— by Keri Kelly, Oral History Archives at Columbia archives assistant.
The Addicts Who Survived Oral History Collection offers a robust picture of how the trafficking and consumption of narcotics such as heroin, opium, and morphine impacted twentieth century New York City. The collection contains a myriad of perspectives, including those of narcotic addicts and dealers, doctors specializing in addiction treatment, police officers and detectives specializing in drug-related crime, and founders of various narcotic treatment programs.
Herman Joseph, David Courtwright and Don Des Jarlais conducted the interviews in the early 1980s. The trio were put in touch with interviewees through New York City methadone clinics, thus a majority of the interviewees are methadone patients over fifty years of age.
The balance of societal trends and personal narratives allows this collection to paint a rich picture of the drug culture in twentieth century New York City.
Since the second half of the twentieth century, the scientific community has debated the nature of addiction as well as effective methods of treatment. In this collection, the two most popular contemporary models of narcotic addiction treatment are delineated: the methadone maintenance model and the therapeutic community model.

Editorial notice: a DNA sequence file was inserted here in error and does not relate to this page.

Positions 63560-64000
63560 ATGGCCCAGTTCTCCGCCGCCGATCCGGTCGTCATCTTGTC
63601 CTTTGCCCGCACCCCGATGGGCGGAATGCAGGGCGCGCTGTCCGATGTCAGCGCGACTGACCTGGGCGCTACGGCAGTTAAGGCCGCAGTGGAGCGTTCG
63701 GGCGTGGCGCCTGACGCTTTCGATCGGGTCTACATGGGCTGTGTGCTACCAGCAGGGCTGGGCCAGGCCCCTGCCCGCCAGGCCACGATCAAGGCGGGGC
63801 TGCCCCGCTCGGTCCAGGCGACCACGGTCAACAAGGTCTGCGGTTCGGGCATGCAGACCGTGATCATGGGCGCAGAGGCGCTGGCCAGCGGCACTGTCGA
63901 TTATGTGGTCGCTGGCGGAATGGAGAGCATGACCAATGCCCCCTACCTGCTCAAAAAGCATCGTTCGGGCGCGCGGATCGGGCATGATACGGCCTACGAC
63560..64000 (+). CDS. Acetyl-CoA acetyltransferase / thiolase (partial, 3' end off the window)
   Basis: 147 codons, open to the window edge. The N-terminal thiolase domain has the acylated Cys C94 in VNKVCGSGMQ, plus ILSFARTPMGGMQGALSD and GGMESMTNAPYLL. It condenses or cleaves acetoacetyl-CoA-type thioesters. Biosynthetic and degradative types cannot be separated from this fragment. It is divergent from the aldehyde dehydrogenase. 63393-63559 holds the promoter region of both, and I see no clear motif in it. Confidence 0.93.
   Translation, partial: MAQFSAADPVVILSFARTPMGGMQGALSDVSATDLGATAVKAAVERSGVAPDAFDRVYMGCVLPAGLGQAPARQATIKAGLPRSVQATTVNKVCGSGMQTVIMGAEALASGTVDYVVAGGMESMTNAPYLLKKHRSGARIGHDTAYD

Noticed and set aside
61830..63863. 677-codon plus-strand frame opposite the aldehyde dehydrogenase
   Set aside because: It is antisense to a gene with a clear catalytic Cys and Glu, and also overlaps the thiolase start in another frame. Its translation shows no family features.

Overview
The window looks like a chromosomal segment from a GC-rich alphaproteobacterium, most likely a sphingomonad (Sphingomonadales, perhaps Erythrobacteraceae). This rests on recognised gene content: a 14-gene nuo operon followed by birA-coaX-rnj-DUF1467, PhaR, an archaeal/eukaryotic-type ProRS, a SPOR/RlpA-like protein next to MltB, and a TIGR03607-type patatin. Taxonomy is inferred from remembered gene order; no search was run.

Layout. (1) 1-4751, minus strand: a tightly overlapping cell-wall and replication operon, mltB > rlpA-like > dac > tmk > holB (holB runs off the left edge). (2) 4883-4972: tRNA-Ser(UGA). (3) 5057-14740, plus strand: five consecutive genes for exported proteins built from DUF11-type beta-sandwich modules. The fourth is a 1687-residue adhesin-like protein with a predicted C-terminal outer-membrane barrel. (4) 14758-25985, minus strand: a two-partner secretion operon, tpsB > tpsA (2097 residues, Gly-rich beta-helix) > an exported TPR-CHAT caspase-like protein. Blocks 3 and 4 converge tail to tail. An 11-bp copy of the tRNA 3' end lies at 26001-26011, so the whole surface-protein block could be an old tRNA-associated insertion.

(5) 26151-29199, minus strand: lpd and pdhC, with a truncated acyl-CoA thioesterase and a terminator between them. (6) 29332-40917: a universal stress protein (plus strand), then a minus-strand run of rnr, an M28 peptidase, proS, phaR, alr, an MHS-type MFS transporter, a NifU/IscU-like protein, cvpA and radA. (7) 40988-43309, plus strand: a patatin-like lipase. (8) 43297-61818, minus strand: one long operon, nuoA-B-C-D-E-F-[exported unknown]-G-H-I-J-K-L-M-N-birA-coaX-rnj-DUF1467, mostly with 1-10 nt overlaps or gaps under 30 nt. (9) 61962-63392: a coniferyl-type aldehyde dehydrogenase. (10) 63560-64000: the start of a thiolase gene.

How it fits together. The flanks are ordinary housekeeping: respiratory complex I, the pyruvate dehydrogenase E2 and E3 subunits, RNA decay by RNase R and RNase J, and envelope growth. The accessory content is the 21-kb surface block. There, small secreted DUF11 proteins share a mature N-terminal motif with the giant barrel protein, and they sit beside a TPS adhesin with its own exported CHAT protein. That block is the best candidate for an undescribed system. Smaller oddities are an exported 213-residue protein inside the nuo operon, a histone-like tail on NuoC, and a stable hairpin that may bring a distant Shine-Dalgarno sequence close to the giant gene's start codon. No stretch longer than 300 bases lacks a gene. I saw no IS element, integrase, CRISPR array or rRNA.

The founders of the methadone maintenance program, Marie Nyswander and Vincent Dole, are interviewed. Dole discusses the reaction to his controversial 1967 article “Heroin Addiction – a Metabolic Disease” which, as the title suggests, undermined the popular understanding of addiction as a psychological phenomenon and instead suggested it was a metabolic disease. Dole says,
…there were three categories of reaction: one was enthusiasm…The second category was one of violent opposition, particularly from the people who had been sort of the established authorities, the organizations in the field, and certainly vigorous opposition from the federal government that was attempting to extinguish this work. And the third and, I suppose, predominant attitude was one of indifference since addiction has never really been a subject of any great interest to the medical profession.
Founders of several therapeutic communities are also interviewed, including Mitchell Rosenthal of Phoenix House, Judianne Densen-Gerber of Odyssey House, and Monsignor William O’Brien of Daytop. In her interview, Densen-Gerber delves into the nature of addiction, and explains her view that addiction is rooted in psychological abnormalities, such as character disorders. She says,
I am still positive that the person with a stable, communicating, value-oriented life in which there is adequate self esteem does not become addicted…it takes a personality with a defect—and that defect can be manifold, it doesn’t have to be one kind of defect—to become addicted.
In the medical field today, there is consensus on the heritable, biochemical nature of addiction, as well as acknowledgement that it is influenced by psychological and social factors.
They discuss, broadly, the blossoming literary scene in midcentury New York City, and how the use of narcotics and psychedelics influenced their writing. Huncke describes his experience in the Manhattan House of Detention where he met a young Puerto Rican man who passed away from heroin withdrawal, and became the inspiration for his short story “Alvarez”. Huncke says,